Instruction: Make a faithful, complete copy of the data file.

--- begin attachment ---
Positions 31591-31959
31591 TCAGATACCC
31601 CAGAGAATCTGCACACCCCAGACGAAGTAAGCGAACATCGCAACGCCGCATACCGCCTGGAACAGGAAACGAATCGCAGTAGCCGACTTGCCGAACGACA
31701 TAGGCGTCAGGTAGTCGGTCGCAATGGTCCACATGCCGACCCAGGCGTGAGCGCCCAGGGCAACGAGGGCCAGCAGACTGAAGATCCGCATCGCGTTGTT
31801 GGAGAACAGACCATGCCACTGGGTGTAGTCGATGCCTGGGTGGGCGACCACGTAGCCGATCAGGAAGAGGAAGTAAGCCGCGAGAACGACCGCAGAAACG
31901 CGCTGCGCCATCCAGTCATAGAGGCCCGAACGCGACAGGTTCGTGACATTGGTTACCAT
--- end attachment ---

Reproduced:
Positions 31591-31959
31591 TCAGATACCC
31601 CAGAGAATCTGCACACCCCAGACGAAGTAAGCGAACATCGCAACGCCGCATACCGCCTGGAACAGGAAACGAATCGCAGTAGCCGACTTGCCGAACGACA
31701 TAGGCGTCAGGTAGTCGGTCGCAATGGTCCACATGCCGACCCAGGCGTGAGCGCCCAGGGCAACGAGGGCCAGCAGACTGAAGATCCGCATCGCGTTGTT
31801 GGAGAACAGACCATGCCACTGGGTGTAGTCGATGCCTGGGTGGGCGACCACGTAGCCGATCAGGAAGAGGAAGTAAGCCGCGAGAACGACCGCAGAAACG
31901 CGCTGCGCCATCCAGTCATAGAGGCCCGAACGCGACAGGTTCGTGACATTGGTTACCAT